[...]
function recordfail {
  set recordfail=1
  #if [ -n "\${have_grubenv}" ]; then if [ -z "\${boot_once}" ]; then save_env recordfail; fi; fi
}
[...]
If you don't do this, you will get the error...
error: sparse file not allowed
... when you boot from the btrfs file system, and you have to press ENTER to proceed with the boot process (see Ubuntu 12.10 + btrfs: error: sparse file not allowed).
Before we update the GRUB boot loader, we must make sure that it will include the boot option rootflags=subvol=@. Check the output of
grub-mkconfig | grep " ro "
If it looks like this (i.e., it contains rootflags=subvol=@), everything is ok, and you can proceed with the update-grub command a few lines below:
root@ubuntu:/# grub-mkconfig | grep " ro "
Generating grub.cfg ...
Found linux image: /boot/vmlinuz-3.5.0-17-generic
Found initrd image: /boot/initrd.img-3.5.0-17-generic
        linux   /boot/vmlinuz-3.5.0-17-generic root=UUID=d6c9b57b-caa1-4a88-b659-930c130b337f ro rootflags=subvol=@
                linux   /boot/vmlinuz-3.5.0-17-generic root=UUID=d6c9b57b-caa1-4a88-b659-930c130b337f ro rootflags=subvol=@
                linux   /boot/vmlinuz-3.5.0-17-generic root=UUID=d6c9b57b-caa1-4a88-b659-930c130b337f ro recovery nomodeset rootflags=subvol=@
Found memtest86+ image: /boot/memtest86+.bin
done
root@ubuntu:/#
But if the output looks as follows (no appearance of rootflags=subvol=@)...
root@ubuntu:/# grub-mkconfig | grep " ro "
Generating grub.cfg ...
Found linux image: /boot/vmlinuz-3.5.0-17-generic
Found initrd image: /boot/initrd.img-3.5.0-17-generic
        linux   /boot/vmlinuz-3.5.0-17-generic root=UUID=d6c9b57b-caa1-4a88-b659-930c130b337f ro
                linux   /boot/vmlinuz-3.5.0-17-generic root=UUID=d6c9b57b-caa1-4a88-b659-930c130b337f ro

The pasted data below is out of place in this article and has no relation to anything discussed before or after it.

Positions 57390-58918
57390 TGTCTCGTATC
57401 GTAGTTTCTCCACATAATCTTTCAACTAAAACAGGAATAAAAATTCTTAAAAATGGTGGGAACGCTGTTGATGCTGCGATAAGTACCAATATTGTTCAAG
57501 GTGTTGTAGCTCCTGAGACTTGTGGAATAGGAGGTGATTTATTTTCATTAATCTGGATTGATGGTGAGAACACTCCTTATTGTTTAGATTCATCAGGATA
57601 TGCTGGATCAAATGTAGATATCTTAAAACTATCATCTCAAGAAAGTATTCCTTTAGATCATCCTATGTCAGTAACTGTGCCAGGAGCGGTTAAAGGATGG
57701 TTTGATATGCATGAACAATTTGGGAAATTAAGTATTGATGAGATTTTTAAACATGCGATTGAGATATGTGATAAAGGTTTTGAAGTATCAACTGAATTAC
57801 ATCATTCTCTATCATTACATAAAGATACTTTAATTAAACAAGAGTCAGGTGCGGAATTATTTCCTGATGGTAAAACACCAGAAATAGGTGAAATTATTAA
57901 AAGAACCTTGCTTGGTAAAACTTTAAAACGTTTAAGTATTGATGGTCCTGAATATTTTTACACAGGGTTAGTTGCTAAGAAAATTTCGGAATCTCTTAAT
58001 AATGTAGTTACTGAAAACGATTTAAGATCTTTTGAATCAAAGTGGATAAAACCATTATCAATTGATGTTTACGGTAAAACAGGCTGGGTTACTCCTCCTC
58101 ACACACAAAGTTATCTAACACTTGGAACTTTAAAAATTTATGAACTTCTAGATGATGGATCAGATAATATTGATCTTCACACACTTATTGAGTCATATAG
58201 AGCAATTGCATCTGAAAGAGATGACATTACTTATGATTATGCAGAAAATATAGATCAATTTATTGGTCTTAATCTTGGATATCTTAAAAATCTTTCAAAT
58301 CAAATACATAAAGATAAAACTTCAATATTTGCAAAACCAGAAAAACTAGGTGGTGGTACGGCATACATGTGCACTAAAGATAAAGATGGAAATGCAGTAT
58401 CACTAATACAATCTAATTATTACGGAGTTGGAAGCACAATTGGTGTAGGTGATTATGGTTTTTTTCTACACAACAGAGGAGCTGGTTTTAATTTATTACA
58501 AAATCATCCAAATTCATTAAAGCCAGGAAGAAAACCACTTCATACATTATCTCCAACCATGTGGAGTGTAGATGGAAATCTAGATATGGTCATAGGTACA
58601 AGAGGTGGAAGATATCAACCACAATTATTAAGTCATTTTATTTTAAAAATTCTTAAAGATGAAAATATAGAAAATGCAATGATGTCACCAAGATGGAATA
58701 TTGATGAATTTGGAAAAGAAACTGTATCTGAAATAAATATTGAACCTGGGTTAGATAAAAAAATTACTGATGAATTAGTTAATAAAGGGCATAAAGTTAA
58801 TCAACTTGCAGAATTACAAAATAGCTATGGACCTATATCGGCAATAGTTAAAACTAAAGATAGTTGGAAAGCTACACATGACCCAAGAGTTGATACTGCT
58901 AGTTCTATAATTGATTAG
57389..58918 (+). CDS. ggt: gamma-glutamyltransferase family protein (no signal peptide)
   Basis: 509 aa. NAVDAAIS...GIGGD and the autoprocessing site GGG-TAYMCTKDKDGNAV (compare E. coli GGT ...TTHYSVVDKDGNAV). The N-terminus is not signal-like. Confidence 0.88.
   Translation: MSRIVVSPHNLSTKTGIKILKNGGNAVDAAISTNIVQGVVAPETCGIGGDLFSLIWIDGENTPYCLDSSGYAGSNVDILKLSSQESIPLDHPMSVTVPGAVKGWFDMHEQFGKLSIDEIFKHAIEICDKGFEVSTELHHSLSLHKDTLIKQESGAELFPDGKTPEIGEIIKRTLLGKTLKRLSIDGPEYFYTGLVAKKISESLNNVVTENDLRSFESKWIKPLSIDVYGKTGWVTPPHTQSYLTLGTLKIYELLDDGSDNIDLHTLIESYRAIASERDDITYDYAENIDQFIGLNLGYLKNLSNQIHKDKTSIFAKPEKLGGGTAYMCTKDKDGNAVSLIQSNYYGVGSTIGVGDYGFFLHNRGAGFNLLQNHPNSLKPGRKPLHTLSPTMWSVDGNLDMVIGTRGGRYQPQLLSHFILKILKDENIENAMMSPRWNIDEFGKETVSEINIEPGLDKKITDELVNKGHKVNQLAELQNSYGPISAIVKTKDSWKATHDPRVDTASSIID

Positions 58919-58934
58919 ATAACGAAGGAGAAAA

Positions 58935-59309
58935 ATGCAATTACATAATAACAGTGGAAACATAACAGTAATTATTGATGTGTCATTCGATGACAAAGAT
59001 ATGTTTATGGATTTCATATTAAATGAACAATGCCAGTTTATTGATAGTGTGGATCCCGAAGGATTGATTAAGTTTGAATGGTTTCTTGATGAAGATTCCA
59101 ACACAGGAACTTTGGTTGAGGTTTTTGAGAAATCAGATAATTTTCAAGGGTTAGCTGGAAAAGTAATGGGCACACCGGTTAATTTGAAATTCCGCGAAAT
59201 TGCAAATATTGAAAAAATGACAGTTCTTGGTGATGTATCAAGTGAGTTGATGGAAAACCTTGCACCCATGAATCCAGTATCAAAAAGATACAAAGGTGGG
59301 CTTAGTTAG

linux   /boot/vmlinuz-3.5.0-17-generic root=UUID=d6c9b57b-caa1-4a88-b659-930c130b337f ro recovery nomodeset
Found memtest86+ image: /boot/memtest86+.bin
done
root@ubuntu:/#
... we must modify /etc/grub.d/10_linux:
vi /etc/grub.d/10_linux
Comment out lines 67 and 68 and add rootsubvol="@" in line 69:
[...]
case x"$GRUBFS" in
    xbtrfs)
        #rootsubvol="`make_system_path_relative_to_its_root /`"
        #rootsubvol="${rootsubvol#/}"
        rootsubvol="@"
        if [ "x${rootsubvol}" != x ]; then
            GRUB_CMDLINE_LINUX="rootflags=subvol=${rootsubvol} ${GRUB_CMDLINE_LINUX}"
        fi;;
    xzfs)
        rpool=`${grub_probe} --device ${GRUB_DEVICE} --target=fs_label 2>/dev/null || true`
        bootfs="`make_system_path_relative_to_its_root / | sed -e "s,@$,,"`"
        LINUX_ROOT_DEVICE="ZFS=${rpool}${bootfs}"
        ;;
esac
[...]
Now we continue with updating the GRUB boot loader:
update-grub
grub-install /dev/sda
Now we create the @ subvolume as a snapshot of the top level volume:
btrfs subvolume snapshot / /@
Then we create the @home subvolume...
btrfs subvolume create /@home
... and copy the contents from /home to it and make sure that /home and /@/home (which contains the same contents as /home because /@ is a snapshot of /) are empty so that the @home subvolume can be mounted to /home when we reboot the system:
rsync --progress -aHAX /home/* /@home
rm -fr /home/*
rm -fr /@/home/*
Then open /etc/fstab...
vi /etc/fstab
... and add the line UUID=d6c9b57b-caa1-4a88-b659-930c130b337f /home btrfs defaults,subvol=@home 0 2 (make sure you use the same UUID as for the / partition!) to it:
# /etc/fstab: static file system information.
#
# Use 'blkid' to print the universally unique identifier for a
# device; this may be used with UUID= as a more robust way to name devices
# that works even if disks are added and removed. See fstab(5).
#
#                
# / was on /dev/sda1 during installation
#UUID=ad50ef37-797d-44ea-a8fa-ae61abe4d00f /               ext4    errors=remount-ro 0       1
UUID=d6c9b57b-caa1-4a88-b659-930c130b337f /               btrfs   defaults,subvol=@ 0       1
UUID=d6c9b57b-caa1-4a88-b659-930c130b337f /home               btrfs   defaults,subvol=@home 0       2
# swap was on /dev/sda5 during installation
UUID=4dc578f3-c65c-4013-b643-72e70455b21b none            swap    sw              0       0
Next copy the modifed fstab to our @ subvolume:
cp /etc/fstab /@/etc/fstab
Leave the chroot:
exit
Unmount /mnt and mount the @ subvolume to it:
umount /mnt/dev/pts
umount /mnt/dev
umount /mnt/sys
umount /mnt/proc
umount /mnt
mount -o subvol=@ /dev/sda1 /mnt
for fs in proc sys dev dev/pts; do mount --bind /$fs /mnt/$fs; done
chroot /mnt
grub-mkconfig | grep " ro "